Its the time of the year when the battle for the Singapore tourist dollar begins in earnest. Starting out free entry many years back, the traditional trade fair organized by NATAS of yesteryear became a paid for entry event. Now the new kid on the block has shaken the status quo when it comes to travel fairs. For the 2nd year, we now have a travel fair organized by a separate coalition of agencies held at the Marina Bay Sands (MBS).
Our intent for visiting such travel fairs is mainly research in nature, as we normally plan well ahead and do not wait for these once or twice in a year events. Not having children accords us the privilege of traveling as and when we want to, and not as most parents would no doubt be “hampered” by.
And the fair was busy, considering it was a Saturday. And it was still fun to try the lucky draws, get the free instant photos at the various booths etc. Not a bad haul today as we took home stickers, confectionery, cups and a couple of nice tote bags…
The quest for Russia – mission accomplished we believe!
The most important mission today can be considered as accomplished. We managed to book a package tour that had sufficient sign-on participants for departure on 20-May. So the next step is to make the annual leave application and send the passports in for Russian visa application. Fingers crossed, we should be good to go by end of March!
Product option updates for us
We were so engrossed with interacting with travel agents that I forgot to take photos of two lovely lady boys at the Thailand pavilion. And they were well endowed too!!
We found Club Med’s options to be useful for our intended Harbin winter trip. The Yabuli ski resort can be considered for a stop (of 3 days – minimum stay) after the expected whirlwind itinerary around Harbin and the ice festival. But the pricing remains challenging at approximately S$290/night/pp.
Sashaying by the Maldives pavilion, we found a resort that is located 15 minutes’ speed boat ride from the capital Male. They were offering the 2nd person free for every first paying guest (note this is the land offer only, flights own arrangement). Bundled in was a complimentary fishing trip and an introductory dive lesson. Prices are quite reasonable given our own experience and research. And judging from the comments at Tripadvisor, probably a good bet for an excellent introductory first touch of the islands.
Within the cruise sector, we found the Peace boat. As an NGO, the voyages are usually around 3 months with between 17-26 port of calls. They have an event planned on 22-April where you can register to visit the ship berthed at the Singapore cruise centre.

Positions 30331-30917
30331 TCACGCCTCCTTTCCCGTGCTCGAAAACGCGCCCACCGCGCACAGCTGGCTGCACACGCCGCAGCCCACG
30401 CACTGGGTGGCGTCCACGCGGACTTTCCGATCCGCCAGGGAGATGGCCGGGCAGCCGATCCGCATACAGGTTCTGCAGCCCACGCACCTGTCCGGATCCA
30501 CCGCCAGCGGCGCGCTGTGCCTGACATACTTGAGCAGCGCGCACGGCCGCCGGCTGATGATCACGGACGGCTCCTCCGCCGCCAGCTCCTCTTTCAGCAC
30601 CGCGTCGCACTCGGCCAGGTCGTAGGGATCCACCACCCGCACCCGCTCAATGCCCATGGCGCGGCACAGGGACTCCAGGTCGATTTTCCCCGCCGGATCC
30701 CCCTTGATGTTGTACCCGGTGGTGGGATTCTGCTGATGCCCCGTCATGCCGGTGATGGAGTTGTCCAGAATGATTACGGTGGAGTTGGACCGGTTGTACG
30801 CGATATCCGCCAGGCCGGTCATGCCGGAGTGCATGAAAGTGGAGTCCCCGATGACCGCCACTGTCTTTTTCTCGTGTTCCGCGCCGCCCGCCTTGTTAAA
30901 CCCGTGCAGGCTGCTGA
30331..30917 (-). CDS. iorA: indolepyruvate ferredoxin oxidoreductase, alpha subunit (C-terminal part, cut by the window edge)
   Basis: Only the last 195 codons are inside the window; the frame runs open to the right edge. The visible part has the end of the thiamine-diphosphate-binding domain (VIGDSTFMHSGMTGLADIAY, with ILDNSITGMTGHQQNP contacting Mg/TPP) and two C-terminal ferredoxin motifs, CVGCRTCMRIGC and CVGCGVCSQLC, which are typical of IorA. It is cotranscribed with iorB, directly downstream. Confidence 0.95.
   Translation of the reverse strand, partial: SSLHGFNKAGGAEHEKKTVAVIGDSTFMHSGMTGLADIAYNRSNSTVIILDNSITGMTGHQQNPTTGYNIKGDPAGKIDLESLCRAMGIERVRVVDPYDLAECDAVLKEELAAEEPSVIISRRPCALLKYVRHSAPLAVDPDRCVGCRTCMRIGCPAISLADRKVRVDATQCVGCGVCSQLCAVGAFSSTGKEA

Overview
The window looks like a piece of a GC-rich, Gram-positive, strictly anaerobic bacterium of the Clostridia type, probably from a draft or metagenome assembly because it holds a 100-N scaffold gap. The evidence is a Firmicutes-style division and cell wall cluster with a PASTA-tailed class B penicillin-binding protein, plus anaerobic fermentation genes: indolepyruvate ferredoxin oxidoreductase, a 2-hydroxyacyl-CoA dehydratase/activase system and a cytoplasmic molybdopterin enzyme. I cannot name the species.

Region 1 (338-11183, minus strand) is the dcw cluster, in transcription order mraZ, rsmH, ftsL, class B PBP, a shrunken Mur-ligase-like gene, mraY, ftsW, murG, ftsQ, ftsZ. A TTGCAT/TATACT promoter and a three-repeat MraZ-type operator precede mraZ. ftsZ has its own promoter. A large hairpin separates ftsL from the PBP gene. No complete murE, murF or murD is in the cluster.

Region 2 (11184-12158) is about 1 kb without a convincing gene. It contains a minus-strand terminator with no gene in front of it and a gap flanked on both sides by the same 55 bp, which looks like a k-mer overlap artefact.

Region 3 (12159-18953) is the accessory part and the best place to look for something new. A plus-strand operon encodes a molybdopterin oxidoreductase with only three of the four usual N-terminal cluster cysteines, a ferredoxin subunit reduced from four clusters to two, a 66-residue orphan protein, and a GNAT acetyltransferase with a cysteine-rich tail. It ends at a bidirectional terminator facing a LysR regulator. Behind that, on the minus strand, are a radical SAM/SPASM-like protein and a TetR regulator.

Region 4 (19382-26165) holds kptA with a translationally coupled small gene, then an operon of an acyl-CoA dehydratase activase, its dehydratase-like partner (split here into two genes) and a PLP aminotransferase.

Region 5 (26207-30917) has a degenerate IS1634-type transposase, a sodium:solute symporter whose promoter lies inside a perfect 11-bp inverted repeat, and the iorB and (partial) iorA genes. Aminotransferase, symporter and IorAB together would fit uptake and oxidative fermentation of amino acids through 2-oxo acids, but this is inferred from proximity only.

We got to speak with a Taiwanese lady at one of the booths, who helped us to know more about how to book Palau packages from Taiwanese travel companies. We found out that there could be surcharges for foreigners booking with Taiwanese travel agencies. We now have a shortlist of reputable agents to engage with.
As usual, Suan had a field day looking at all the brochures for Japan. The Japan pavilion had been a vital source of information for Suan’s own itinerary building. The booth pro-offers nuggets of information that would otherwise be harder to mine from the websites. Appears the next project for Japan will be a foray into the north coast using Kyoto as a base. Perhaps this can be part of a “bleisure” trip in 2017.
In the package tour arena, we chanced upon a new Europe focused travel company with quite a few really interesting itineraries for us – specifically the viewing of the aurora borealis. There are three itinerary routes, two of which utilizes the Hurtigruten cruise. This may save us the effort of trying to book direct with the cruise line and arranging the flights, transfers etc.
There seem to be more offers of in-depth/focused European itinerary products. Folks these days are so lucky. Ten years ago, it would have been run-of-the-mill packages that attempt to bring you to see a melange of sites across many European countries. With these pin-pointed itineraries, it is now possible to gain intimacy with the destinations as the touch time is lengthened.
While it is all good to see how there has been progress on European-focused destinations, we have found that there remains gaps for South/central America and Africa. At this stage, it appears that products remain mired in the standard “do-it-all” in a very short time kind of products. It remains a challenge for anyone trying to establish a real credible handprint in these two continents from here. There was no country pavilions from these two regions at this fair. Perhaps we can find them at the NATAS one in March (as they had come occasionally in the past).
Fair ends tomorrow. We achieved what we set out to do.